Aged coffee

When we talk about aged coffee, we don’t mean old, expired coffee. We are talking about a technique that was quite popular in the 1500s. Nowadays, it’s making a little comeback. Let’s discuss the term.

The meaning of aged coffee

Aged coffee is not the same as old coffee. Producers stock the green coffee carefully in barrels. Most of the time, it’s aged for a couple of months. However, some people say you can age coffee up to three years. While performing this technique, the coffee is regularly monitored, and the beans are rotated.


It was in the 1500s when Europe first came into touch with coffee. At that time, the only coffee Europe ever got to taste, was aged coffee. Simply because the batches came from Yemen, and it required a long shipment to get the coffee to Europe. That way, the coffee had enough time to age. The long trip in combination with the salty sea air, made the coffee taste a certain way. Later when Europe could get coffee a lot faster, their preference was still for this coffee with a unique flavor.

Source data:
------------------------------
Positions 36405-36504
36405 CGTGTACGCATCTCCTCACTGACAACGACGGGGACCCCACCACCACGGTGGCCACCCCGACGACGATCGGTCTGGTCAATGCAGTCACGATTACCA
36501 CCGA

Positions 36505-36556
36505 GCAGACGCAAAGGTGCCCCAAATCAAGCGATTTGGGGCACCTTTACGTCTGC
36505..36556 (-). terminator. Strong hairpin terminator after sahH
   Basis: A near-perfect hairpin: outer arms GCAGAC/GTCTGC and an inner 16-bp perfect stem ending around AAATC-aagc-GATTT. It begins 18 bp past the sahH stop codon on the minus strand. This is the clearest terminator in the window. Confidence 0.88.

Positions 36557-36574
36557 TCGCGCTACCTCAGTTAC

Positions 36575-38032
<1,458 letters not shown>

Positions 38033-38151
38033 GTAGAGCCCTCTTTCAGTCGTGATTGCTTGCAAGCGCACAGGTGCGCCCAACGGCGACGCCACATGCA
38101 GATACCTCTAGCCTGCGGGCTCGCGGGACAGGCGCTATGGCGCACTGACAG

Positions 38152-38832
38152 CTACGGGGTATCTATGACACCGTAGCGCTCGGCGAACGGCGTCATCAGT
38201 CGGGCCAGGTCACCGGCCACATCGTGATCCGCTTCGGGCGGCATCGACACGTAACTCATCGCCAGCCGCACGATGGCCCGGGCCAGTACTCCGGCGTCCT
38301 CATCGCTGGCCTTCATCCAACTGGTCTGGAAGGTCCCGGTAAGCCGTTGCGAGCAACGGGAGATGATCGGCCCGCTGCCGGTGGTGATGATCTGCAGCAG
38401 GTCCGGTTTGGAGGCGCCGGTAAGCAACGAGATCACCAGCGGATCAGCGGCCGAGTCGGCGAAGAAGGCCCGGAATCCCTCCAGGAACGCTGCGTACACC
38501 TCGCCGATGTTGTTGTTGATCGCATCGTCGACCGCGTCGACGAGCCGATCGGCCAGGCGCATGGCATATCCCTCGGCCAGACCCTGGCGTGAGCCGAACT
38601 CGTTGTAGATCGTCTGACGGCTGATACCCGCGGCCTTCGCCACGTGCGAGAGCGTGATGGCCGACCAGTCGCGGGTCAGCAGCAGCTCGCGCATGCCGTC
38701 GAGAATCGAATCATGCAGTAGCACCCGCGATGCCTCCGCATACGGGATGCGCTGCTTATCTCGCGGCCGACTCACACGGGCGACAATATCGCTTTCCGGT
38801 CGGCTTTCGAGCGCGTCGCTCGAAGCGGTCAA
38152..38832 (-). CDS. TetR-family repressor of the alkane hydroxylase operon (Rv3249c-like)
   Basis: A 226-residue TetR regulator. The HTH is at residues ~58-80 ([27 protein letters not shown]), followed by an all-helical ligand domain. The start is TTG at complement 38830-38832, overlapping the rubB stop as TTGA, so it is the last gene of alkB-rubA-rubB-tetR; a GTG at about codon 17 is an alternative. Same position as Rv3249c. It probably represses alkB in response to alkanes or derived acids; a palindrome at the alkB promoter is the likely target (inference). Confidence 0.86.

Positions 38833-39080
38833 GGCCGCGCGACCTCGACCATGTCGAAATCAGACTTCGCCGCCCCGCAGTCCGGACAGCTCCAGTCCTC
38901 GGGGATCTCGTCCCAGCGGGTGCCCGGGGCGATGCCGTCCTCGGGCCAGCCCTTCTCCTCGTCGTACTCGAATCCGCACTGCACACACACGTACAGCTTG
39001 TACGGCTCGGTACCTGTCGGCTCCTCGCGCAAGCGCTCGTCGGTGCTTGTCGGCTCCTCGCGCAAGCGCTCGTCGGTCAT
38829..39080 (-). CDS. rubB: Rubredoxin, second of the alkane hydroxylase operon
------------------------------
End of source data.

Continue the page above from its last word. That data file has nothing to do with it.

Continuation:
Types of coffee

Over the years, fresh coffee became more popular, and aged became less desirable. However, in recent years, the trend is becoming more popular again. People think about it the same as they think about wine. Though, if a coffee is bad, aging it will not improve the quality of the coffee. Besides that, not all types of coffee are suitable for this technique. They must age under the right circumstances otherwise; they lose the oils which give coffee its aroma and flavor. Beans that are suitable for aging, mostly come from South America.

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Updated on 17-01-2022